As a social species, humans have a natural desire for connection and communication with others. This includes an innate longing for interpersonal relationships and feeling of belonging to a community or group. Online platforms such as social media have greatly impacted the way we seek connection with others and our need for social interaction.

Is social media influence positive or negative on our mental health?

While the majority of research surrounding social media and mental health are primarily negative the question might not be that as easy to answer as it sounds. A TED Talk by psychologist David Ellis discusses the advances in technology and if they are truly to blame for our increased use or addiction to our smart phones. Ellis, concludes that technology isn’t to blame but our dependency with social interaction and need for engagement.

How can you identify if social media usage is affecting your mental health?

Here are a few ways in which research has found social media to be beneficial. A study conducted in 2020, consisted of 400 youth psychiatrically hospitalized for risk of self-harm to themselves or others reported over 80 percent of adolescents age 13-18 believe social media allows them to feel more connected to their friends.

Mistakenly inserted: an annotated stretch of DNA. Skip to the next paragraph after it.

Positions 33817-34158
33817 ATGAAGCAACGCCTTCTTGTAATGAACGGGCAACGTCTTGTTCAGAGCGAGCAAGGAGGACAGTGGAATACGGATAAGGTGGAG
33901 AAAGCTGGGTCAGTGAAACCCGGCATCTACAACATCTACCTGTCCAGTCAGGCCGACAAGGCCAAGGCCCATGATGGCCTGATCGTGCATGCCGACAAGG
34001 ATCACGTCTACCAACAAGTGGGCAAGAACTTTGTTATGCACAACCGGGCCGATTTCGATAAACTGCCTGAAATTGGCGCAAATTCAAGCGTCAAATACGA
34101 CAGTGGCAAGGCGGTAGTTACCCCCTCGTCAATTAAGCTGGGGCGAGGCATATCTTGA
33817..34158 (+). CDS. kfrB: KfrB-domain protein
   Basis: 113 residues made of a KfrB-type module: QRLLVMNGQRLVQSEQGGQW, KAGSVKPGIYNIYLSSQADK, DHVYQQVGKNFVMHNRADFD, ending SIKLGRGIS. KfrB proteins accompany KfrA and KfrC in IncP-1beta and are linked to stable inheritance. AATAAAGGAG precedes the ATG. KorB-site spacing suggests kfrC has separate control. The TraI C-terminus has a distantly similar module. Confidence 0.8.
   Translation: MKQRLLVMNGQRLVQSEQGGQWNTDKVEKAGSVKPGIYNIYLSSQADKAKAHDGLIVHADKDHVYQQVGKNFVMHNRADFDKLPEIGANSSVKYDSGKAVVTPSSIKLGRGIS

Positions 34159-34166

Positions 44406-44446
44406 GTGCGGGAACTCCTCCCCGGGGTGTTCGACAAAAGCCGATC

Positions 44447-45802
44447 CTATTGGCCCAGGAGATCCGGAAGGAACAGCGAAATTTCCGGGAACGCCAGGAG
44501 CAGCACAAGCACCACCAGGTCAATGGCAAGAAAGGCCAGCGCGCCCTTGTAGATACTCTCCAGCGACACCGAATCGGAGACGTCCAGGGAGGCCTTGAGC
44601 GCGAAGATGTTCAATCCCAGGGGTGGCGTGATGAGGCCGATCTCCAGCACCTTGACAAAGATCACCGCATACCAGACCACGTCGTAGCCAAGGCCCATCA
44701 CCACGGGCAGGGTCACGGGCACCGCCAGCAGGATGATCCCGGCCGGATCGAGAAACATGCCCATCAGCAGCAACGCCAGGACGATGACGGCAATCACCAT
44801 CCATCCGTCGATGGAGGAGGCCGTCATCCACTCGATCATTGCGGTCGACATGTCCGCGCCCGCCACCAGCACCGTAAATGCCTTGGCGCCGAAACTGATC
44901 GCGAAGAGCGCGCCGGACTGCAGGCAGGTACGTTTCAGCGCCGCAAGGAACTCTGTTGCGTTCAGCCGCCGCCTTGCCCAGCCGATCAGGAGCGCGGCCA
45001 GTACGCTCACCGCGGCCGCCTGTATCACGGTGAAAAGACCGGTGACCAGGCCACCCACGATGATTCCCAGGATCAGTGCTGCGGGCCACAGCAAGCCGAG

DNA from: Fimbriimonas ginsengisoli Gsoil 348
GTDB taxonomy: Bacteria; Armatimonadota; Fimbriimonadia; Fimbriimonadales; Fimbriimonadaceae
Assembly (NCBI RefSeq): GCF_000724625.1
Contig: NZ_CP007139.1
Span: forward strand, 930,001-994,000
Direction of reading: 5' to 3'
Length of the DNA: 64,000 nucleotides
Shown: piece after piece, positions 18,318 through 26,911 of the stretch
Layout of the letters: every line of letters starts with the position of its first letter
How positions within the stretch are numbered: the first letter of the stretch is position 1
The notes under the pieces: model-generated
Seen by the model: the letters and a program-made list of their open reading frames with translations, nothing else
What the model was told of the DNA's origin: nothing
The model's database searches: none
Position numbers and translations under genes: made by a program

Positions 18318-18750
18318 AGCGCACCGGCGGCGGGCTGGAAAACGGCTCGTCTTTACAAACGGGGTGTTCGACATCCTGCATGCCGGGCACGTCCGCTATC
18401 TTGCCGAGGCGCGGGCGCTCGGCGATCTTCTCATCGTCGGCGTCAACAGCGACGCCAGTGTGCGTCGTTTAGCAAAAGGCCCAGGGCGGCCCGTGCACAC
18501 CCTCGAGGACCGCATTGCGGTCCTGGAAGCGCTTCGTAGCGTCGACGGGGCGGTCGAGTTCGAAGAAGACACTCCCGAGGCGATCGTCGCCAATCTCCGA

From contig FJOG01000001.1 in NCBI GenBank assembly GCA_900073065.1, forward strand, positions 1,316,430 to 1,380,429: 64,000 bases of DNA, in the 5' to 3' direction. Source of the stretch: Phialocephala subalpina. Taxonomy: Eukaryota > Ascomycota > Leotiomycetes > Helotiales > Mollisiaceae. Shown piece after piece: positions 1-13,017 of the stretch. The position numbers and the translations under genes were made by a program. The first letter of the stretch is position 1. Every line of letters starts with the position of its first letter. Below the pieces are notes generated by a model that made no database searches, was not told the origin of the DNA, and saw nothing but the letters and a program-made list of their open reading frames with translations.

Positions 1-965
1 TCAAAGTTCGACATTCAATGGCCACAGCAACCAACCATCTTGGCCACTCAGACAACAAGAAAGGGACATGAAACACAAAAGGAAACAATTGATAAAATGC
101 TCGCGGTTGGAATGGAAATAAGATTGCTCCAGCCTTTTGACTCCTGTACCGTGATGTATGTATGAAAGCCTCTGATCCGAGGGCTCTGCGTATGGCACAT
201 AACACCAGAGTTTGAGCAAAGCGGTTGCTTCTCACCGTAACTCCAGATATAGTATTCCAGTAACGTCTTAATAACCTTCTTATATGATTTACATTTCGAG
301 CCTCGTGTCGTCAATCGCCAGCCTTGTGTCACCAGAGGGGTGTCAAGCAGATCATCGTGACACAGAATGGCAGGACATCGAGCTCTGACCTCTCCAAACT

According to the same study, youth who identified as LGBTQ+ state that online relationships have been a source of emotional and social support. Additionally, this line of support may have even contributed as a protective role for some youth. Furthermore, 57 percent reported they received support and even encouragement through social media outlets (Nesi, 2020) (Rutledge, 2011).

On the other hand, 14.6 percent reported that online content promoted suicide and 16.6 percent reported self-harming behavior after viewing online content.

Cybervictimization is defined as being the victim of bullying online. This is a type of victimization that is consistently linked to higher rates of suicidality, individual self-harm and is often in connection with social exclusion or online conflict. This is conjunction to peer influence and being exposed to risky behaviors such as substance use (Nesi, 2020).

It is critical to understand that adolescents 13-18 are at the stage in life where risky behaviors are at their peak as well as were mental health disorders such as depression typically surface (Valkenburg, 2022).

The National Institute of Mental Health reported as of (2020), 1 in 5 adolescents suffer from a diagnosable mental health disorder.

More specifically, rates of depression and suicide have greatly increased in adolescents, to a staggering 56 percent from 2007 to 2017.

Pay attention to how social media makes you feel

Consider your engagement on social media platforms and how the instant you log on there is a demand for our attention with a sense of immediacy, intensity and frequency. This can lead to increased stress, anxiety and feelings of inadequacy, prompting many individuals to consider further their relationship with social media.

While, social media has given us the ability to connect and communicate from all over the world.

The rapid growth of social media platforms over the recent years has impacted the way we create and maintain relationships online and in person.